Here are some project ideas for CSC 2541. You're welcome (indeed,
encouraged) to come up with your own idea, of course. I'll add to
this list as ideas occur to me.
If more than one person/group wants to do the same idea from below,
I'll talk to them to see which has a more suitable background, etc.
I might also suggest that two people get together and do it as a
group. Another possibility is that one idea could produce two
projects, if two or more people/groups come up with somewhat different
aspects of the idea to focus on.
For all these ideas, if they turn out to be interesting, it would be
worth writing a paper on them. For the course project, however, it is
enough to do a preliminary assessment - seeing whether the basic idea
is promising. It's OK if it turns out to not be promising, as long as
you did a good job demonstrating that.
1) MCMC for mixture models without component indicators. The MCMC
methods I presented for mixtures include in the state indicators
for each observation of which mixture component it comes from,
which are updates during the MCMC run. This is what is commonly
done, perhaps because it sometimes leads to nice simple Gibbs
sampling algorithms.
However, for finite mixtures, one can sum the probabilities of a
data point coming from each component, and use the likelihood
found this way to compute the posterior probability (up to an unknown
factor) for a state consisting of only the mixing proportions
and the parameters of each mixture. One could then use Metropolis,
slice sampling, or other MCMC updates to sample for this state.
The project would investigate whether this works better or worse
than standard methods using component indicators. There are
many possible variations, of course, so this isn't a straightforward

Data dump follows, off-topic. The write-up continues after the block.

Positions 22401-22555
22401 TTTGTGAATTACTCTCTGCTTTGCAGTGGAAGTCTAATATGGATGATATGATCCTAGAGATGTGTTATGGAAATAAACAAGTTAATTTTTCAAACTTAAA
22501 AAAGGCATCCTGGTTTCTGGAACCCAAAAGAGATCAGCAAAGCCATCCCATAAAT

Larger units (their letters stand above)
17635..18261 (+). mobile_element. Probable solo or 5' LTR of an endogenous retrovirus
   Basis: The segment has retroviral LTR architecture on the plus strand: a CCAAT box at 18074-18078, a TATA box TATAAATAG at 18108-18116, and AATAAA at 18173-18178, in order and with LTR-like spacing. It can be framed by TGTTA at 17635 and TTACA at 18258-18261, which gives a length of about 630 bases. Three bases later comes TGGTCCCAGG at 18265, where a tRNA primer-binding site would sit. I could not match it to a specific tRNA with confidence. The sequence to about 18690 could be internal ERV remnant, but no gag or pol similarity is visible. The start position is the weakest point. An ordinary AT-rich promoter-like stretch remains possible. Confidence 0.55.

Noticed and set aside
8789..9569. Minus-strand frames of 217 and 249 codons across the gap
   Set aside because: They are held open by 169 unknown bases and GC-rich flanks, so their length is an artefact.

assessment. One could also try to think of a way of handling
infinite mixtures this way, or at least handling mixtures with a
large number of components efficiently when many components are not
actually used.
2) Density estimation by regression. One can always write a joint
density for x1, x2, ..., xn as
P(x1,x2,...,xn) = P(x1)P(x2|x1)P(x3|x1,x2)...P(xn|x1,...,x(n-1))
We could model the factor P(x1) as a univariate Gaussian, with
unknown mean and variance, and each subsequent factor by a regression
model of xk on x1,...,x(k-1), with Gaussian residuals of constant
variance. If the regression models are linear in the predictors,
this produces a multivariate Gaussian model for x1,x2,...,xn. We
could instead use a regression model that allows for non-linear
relationships of xk to x1,...,x(k-1), such as one based on Gaussian
processes, which we will get to shortly, and which can be seen as
the infinite basis function models of short excercise 4.
One could try doing this with non-Bayesian methods, but a Bayesian
approach may be particularly suitable, since there seems to be a
lot of potential for overfitting here.
One problem is selecting the order of variables, which could make
a big difference (eg, we want x1 to have a Gaussian distribution).
Randomly rotating the coordinate system could also be considered.
3) Behaviour of finite or infinite mixture models as the number of
variables increases. We saw in lectures how one can set up a
Bayesian mixture model to have sensible behaviour as the number
of components goes to infinity. What happens as the number of
variables goes to infinity. Knowing this could be informative
about performance on lots of bioinformatics problems with tens
of thousands of genes.
The answer will presumably depend on what the increasing number
of variables are like. One could look at
a) All variables are actually independent and have distributions
in the family used for the mixtures components, so one mixture
component is all that's needed.
b) Some fixed number of variables have distributions that need
more than one component to model, or have dependencies that
need to be modeled using more than one component. An unlimited
number of other variables are independent and have distributions
that can be modeled by one component, as for (a).
c) All variables are dependent. There are many ways they could
be dependent, of course...
You might investigate these questions entirely theoretically, or
by doing numerical experiments, or both.